Later today, the Los Angeles County Sherriff’s Department is expected to release its determination as to what caused Tiger Woods’ serious rollover crash back in February. But authorities have been mysteriously tight-lipped about their findings in the investigation thus far, and this forthcoming report won’t shed much more light on the accident, according to NBC News.
Last week, L.A. County Sheriff Alex Villanueva said the department had retrieved the contents of the black box inside the Genesis GV80 Woods was driving when his car reportedly hit a sign, crossed a median and two oncoming lanes of traffic and tumbled down an embankment in Palos Verdes, California on February 23.
Villanueva also told media that a cause had been determined and the investigation had concluded as of April 1. But he cautioned that “privacy issues” may prevent the department from releasing the full report:
“We have reached out to Tiger Woods and his personnel. There’s some privacy issues on releasing information on the investigation so we’re going to ask them if they waive the privacy and then we will be able to do a full release on all the information regarding the accident. We have all the contents of the black box, we’ve got everything. It’s completed, signed, sealed, and delivered. However, we can’t release it without the permission of the people involved in the collision.”
The L.A. County Sheriff’s Department, and Villanueva in particular, has come under scrutiny for issuing rash assumptions about the accident’s cause without proper evidence. Authorities determined that Woods was not under the influence of drugs or alcohol, but they also didn’t retrieve a sample of Woods’ blood, citing the lack of grounds for a warrant. The department also stated it didn’t have probable cause to retrieve Woods’ cell phone records, TMZ reports.
Woods was said to have no recollection of driving after emergency responders pulled him out of his vehicle. The lack of evidence — not to mention the Sheriff Department’s reluctance to reveal what it does know — has fueled speculation that Woods was either under the influence of drugs or alcohol or a medical issue incapacitated him behind the wheel.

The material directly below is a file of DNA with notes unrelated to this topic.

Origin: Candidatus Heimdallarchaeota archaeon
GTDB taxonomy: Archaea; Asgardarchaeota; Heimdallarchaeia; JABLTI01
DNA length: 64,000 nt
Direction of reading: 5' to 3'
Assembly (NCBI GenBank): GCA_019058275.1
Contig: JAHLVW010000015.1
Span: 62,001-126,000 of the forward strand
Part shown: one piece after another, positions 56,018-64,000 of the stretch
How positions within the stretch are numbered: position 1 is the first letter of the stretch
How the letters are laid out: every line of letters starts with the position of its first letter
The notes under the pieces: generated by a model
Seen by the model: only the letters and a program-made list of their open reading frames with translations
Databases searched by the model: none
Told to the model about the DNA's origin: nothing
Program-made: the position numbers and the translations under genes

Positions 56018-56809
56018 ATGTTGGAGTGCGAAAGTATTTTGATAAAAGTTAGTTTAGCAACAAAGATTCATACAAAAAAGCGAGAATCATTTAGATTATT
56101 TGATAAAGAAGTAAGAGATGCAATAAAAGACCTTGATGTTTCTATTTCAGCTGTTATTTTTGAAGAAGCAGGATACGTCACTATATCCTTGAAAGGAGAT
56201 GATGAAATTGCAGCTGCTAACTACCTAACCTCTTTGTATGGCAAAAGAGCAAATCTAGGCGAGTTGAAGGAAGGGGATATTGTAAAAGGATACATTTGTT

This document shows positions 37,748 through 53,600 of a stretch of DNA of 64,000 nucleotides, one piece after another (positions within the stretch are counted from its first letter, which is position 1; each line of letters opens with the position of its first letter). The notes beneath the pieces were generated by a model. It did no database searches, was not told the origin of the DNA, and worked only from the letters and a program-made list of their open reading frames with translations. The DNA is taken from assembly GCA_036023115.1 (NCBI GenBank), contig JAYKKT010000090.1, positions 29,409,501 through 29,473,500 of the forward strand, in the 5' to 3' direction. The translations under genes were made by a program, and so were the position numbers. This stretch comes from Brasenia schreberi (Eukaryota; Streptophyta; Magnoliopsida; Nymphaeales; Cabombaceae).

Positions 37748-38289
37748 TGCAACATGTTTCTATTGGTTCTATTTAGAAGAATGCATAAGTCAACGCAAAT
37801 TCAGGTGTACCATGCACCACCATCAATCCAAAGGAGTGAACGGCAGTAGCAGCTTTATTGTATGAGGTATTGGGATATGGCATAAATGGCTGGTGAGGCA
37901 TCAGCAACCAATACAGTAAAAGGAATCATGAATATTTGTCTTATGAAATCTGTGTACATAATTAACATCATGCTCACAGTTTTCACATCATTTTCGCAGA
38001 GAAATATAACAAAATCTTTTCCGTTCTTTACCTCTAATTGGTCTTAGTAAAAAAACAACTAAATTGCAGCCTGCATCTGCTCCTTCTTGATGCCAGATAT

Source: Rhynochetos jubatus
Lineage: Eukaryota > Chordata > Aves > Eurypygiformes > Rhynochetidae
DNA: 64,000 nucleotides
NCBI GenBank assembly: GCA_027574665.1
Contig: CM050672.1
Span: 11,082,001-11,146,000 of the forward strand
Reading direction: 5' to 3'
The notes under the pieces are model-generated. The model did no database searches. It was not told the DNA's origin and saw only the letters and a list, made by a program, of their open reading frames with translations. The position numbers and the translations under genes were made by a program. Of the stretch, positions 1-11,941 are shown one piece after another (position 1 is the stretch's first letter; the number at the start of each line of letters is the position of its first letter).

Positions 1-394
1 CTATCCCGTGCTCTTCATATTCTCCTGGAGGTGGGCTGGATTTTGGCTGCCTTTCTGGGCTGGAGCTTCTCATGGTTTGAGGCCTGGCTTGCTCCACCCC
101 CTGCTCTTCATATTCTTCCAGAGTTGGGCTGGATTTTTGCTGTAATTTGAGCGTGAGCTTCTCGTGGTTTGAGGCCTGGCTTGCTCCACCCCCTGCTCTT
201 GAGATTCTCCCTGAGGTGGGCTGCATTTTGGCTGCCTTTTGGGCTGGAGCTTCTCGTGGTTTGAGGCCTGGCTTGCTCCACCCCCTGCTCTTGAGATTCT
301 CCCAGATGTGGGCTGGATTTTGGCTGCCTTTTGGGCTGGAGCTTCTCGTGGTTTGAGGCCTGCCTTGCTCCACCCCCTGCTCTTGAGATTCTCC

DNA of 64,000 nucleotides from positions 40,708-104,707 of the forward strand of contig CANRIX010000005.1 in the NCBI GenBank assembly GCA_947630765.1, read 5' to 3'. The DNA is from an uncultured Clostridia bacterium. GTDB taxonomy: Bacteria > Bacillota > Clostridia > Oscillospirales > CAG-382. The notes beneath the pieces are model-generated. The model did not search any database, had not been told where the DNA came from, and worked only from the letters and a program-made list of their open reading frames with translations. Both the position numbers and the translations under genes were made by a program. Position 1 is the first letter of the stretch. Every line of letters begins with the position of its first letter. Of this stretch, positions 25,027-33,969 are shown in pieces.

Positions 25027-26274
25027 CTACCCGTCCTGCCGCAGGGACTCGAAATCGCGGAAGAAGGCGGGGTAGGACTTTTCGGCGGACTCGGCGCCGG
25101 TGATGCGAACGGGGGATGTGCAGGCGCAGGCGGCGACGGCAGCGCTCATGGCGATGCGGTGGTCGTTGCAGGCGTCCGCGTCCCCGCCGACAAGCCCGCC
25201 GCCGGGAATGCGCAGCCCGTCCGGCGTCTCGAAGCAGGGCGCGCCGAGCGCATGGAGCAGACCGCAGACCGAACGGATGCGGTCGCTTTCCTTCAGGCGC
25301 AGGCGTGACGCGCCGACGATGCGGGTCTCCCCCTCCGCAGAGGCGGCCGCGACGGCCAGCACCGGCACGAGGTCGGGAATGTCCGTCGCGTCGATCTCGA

If the cause was health related, Woods would be within his rights to refuse to disclose that information publicly, per HIPAA laws. Nevertheless, it seems we won’t learn the context immediately leading up to the crash, and that Woods’ lawyers were able to successfully shield that information from the public record. This story is developing, and we expect to update it later today when the Sheriff Department’s report emerges.
Updated April 7, 2021 1:55 p.m. ET: The L.A. County Sherriff’s Department announced the findings of its investigation at 10 a.m. PT. Lolmita Station Captain James Powers stated that the primary cause determined was “driving at a speed unsafe for the road conditions and an inability to negotiate the curve of the roadway.”
Powers listed data points retrieved from the event data recorder inside Woods’ Genesis GV80. In the seven seconds leading up to the collision, the speed of Woods’ vehicle ranged from 82 to 87 mph before dipping down to 68 mph. However, Woods was applying 99 percent pressure to the accelerator pedal through each point of impact in the collision — striking a sign, then a tree and eventually coming to rest. No braking was recorded either, which the Sherriff’s Department interprets to mean that Woods inadvertently mashed the accelerator instead of the brake pedal. Some steering input was registered during this time, ranging from 10 degrees to the left to 55 degrees to the right.
According to Powers, “there was no evidence of any impairment, there was no odor of alcohol, there were no open containers in the vehicle, and there were no narcotics or any evidence of medication in the vehicle or on [Woods’] person.” Powers stated that it would not have been appropriate for a field sobriety test to be conducted at the scene of the accident due to the traumatic nature of Woods injuries, but also mentioned that the Sherriff’s Department did not seek a warrant for bloodwork at the hospital because “there was no indication for us to do so.” Authorities also believe distracted driving didn’t play a role, and noted that no phone calls or texts were placed at the time of the accident.